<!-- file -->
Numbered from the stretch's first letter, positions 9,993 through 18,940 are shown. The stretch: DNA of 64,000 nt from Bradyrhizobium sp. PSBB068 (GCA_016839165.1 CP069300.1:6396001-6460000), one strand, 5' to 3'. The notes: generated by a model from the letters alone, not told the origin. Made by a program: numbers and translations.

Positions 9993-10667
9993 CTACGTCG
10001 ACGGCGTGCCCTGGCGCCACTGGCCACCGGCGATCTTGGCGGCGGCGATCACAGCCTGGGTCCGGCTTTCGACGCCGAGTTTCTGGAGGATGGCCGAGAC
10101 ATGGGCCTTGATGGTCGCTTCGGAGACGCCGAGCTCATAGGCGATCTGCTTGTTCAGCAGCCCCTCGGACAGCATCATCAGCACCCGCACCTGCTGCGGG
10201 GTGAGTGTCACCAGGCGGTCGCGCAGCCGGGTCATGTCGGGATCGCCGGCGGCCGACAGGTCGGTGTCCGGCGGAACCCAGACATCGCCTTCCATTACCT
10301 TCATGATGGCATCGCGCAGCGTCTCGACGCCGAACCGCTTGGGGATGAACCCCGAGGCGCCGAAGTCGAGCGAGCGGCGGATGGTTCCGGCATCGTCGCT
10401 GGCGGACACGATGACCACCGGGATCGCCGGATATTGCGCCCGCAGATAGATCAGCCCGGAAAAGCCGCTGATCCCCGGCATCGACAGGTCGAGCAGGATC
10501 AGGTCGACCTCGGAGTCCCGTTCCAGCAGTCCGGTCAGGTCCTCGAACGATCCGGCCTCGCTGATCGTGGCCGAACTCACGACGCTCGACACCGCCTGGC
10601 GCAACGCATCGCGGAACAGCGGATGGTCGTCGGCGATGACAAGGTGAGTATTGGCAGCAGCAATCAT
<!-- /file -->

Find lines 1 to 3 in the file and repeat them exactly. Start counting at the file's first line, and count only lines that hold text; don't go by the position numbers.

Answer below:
Numbered from the stretch's first letter, positions 9,993 through 18,940 are shown. The stretch: DNA of 64,000 nt from Bradyrhizobium sp. PSBB068 (GCA_016839165.1 CP069300.1:6396001-6460000), one strand, 5' to 3'. The notes: generated by a model from the letters alone, not told the origin. Made by a program: numbers and translations.

Positions 9993-10667
9993 CTACGTCG